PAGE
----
NotesFAQContact Us
Collection
Advanced
Search Tips
Peer reviewed Peer reviewed
Direct linkDirect link
ERIC Number: EJ868260
Record Type: Journal
Publication Date: 2009-Dec
Pages: 25
Abstractor: ERIC
Reference Count: 35
ISBN: N/A
ISSN: ISSN-0010-096X
Teaching Writing Teachers Writing: Difficulty, Exploration, and Critical Reflection
Reid, E. Shelley
College Composition and Communication, v61 n2 pW197-W221 Dec 2009
While writing pedagogy instructors assign their students a range of writing tasks, often as central or repeated features of the course, a crucial question has not yet been addressed: does it matter what new teachers write? If pedagogy students are being assigned writing in part to further develop their attitudes and practices related to teaching writing, is a researched report as productive as, say, a teaching journal or some other assignment? Should writing assignments all be tailored to the needs of individual pedagogy-education programs? Alternately, might some kinds of writing assignments be especially congruent with the broad goals of writing pedagogy education? In this article, the author explains why the answer to that last question should be "yes." Writing assignments that are overtly, deliberately "difficult," "exploratory," and "critically reflective" should form the core of what instructors assign to teachers. Writing pedagogy classes need to provide writing experiences that allow students to experience productive, guided difficulty in writing--and thus to become true learners in the field. Working through these difficulties within a supportive environment will increase teachers' empathy with students; their felt sense that process-based, student-centered teaching is effective; and their understanding of how to connect composition theories with pedagogical practices. In addition, writing assignments need to emphasize exploration rather than conclusiveness at all stages of the writing process. And finally, metacognitive writing about these difficult, exploratory assignments should be critically reflective, addressing the difficulty and the exploratory nature of the writing, and linking writing to teaching practices. (Contains 9 notes.)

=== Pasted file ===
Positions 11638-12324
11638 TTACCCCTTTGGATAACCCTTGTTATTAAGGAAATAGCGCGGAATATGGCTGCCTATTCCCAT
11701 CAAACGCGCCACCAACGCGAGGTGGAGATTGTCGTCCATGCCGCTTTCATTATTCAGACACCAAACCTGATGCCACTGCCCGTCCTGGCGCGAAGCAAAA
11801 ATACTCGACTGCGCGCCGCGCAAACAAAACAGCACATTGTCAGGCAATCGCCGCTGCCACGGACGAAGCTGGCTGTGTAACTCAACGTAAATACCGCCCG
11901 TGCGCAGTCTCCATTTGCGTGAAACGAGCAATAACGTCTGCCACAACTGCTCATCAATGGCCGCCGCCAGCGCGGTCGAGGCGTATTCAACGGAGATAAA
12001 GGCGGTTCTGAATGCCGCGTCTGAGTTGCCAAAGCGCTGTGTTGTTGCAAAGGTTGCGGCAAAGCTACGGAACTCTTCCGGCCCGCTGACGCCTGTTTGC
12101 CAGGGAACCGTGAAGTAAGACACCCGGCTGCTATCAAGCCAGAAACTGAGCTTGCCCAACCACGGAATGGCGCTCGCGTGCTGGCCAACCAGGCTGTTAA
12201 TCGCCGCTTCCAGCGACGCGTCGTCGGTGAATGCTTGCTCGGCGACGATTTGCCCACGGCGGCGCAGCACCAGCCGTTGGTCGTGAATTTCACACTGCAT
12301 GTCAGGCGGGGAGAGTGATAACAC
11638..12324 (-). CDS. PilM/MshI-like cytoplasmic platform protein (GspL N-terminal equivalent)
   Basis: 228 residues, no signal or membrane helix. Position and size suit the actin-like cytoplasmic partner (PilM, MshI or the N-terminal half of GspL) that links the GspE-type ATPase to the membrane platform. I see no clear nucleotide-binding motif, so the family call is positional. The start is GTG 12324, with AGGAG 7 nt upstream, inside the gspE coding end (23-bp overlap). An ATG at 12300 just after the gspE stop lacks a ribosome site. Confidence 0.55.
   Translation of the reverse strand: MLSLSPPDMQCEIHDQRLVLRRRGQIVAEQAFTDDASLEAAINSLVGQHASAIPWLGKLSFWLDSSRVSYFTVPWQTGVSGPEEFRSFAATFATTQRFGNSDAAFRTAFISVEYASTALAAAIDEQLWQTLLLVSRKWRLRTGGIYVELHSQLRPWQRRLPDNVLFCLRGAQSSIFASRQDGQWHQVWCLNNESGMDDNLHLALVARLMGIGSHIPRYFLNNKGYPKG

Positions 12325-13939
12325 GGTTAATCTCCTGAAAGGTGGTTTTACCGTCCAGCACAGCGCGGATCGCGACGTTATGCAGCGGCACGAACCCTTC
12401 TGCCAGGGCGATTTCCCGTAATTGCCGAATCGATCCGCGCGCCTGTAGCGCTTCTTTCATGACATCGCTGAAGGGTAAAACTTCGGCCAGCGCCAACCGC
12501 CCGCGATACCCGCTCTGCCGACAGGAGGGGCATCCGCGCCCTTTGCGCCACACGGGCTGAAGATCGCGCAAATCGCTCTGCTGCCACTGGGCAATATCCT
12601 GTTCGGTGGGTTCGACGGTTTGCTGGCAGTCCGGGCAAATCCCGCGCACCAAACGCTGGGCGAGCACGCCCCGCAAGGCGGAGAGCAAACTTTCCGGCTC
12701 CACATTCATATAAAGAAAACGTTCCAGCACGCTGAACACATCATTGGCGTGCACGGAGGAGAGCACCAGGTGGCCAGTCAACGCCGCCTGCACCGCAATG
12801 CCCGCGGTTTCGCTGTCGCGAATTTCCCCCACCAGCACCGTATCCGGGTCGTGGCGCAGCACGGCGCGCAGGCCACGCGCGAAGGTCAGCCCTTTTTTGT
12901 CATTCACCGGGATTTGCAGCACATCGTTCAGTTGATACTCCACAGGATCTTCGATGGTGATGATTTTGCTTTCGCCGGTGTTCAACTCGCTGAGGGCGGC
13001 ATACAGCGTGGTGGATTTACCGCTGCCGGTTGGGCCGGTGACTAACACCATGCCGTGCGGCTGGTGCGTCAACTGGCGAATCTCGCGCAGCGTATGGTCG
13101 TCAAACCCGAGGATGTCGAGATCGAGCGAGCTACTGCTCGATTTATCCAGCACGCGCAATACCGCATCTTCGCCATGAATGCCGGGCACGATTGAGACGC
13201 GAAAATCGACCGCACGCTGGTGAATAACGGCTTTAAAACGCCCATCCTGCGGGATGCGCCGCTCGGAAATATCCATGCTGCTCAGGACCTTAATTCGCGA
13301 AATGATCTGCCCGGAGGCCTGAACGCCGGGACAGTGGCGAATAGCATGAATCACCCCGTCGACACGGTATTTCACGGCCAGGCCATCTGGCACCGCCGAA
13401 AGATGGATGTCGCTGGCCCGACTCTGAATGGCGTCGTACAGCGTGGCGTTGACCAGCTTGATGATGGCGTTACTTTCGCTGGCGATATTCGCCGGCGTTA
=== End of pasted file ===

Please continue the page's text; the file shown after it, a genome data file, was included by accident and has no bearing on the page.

National Council of Teachers of English. 1111 West Kenyon Road, Urbana, IL 61801-1096. Tel: 877-369-6283; Tel: 217-328-3870; Web site: http://www.ncte.org/journals
Publication Type: Journal Articles; Opinion Papers
Education Level: Higher Education; Postsecondary Education
Audience: N/A
Language: English
Sponsor: N/A
Authoring Institution: N/A